The Supreme Court of the United States has held that Sunday closing laws do not violate the first amendment, whether or not they contain exemptions for Sabbatarians (those who keep Saturday holy). However, in two cases—Terry Carpenter, Inc. v. Wood and Skag-Way Dep't Stores, Inc. v. City of Omaha—the Supreme Court of Nebraska came to the conclusion that Sunday closing legislation is a tool for religious as well as commercial discrimination, and therefore, on the balance, is not so important to the welfare of the state as the statutes upheld by the United States Supreme Court. The purpose of this comment is to attempt to explain how Nebraska reached this position in light of the interpretations of Sunday closing laws in McGowan, Braunfeld, and Sherbert.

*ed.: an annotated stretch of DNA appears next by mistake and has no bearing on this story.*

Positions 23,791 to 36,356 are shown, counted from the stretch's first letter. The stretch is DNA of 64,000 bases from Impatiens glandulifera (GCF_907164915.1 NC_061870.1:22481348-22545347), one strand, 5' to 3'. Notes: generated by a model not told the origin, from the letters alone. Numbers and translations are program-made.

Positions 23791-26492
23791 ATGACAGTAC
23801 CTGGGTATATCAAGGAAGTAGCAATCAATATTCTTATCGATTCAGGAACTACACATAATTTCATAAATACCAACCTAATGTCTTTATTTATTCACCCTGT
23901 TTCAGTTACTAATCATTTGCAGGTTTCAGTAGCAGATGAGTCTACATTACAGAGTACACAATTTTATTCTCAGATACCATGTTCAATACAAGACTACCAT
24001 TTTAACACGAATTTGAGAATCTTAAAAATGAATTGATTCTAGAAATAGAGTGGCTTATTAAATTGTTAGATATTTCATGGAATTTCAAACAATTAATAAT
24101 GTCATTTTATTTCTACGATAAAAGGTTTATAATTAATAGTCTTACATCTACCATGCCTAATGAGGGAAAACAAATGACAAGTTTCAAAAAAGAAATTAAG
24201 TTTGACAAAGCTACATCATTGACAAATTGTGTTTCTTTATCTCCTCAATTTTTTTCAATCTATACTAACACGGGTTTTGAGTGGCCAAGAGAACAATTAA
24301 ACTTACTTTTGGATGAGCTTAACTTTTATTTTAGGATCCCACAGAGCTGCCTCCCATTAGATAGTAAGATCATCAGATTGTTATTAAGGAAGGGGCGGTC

II. McGowan and Braunfeld
III. Sherbert v. Verner
IV. Sunday Closing Laws in Nebraska
Richard A. Spellman,
A New Look at Sunday Closing Legislation,
45 Neb. L. Rev. 775
Available at: https://digitalcommons.unl.edu/nlr/vol45/iss4/10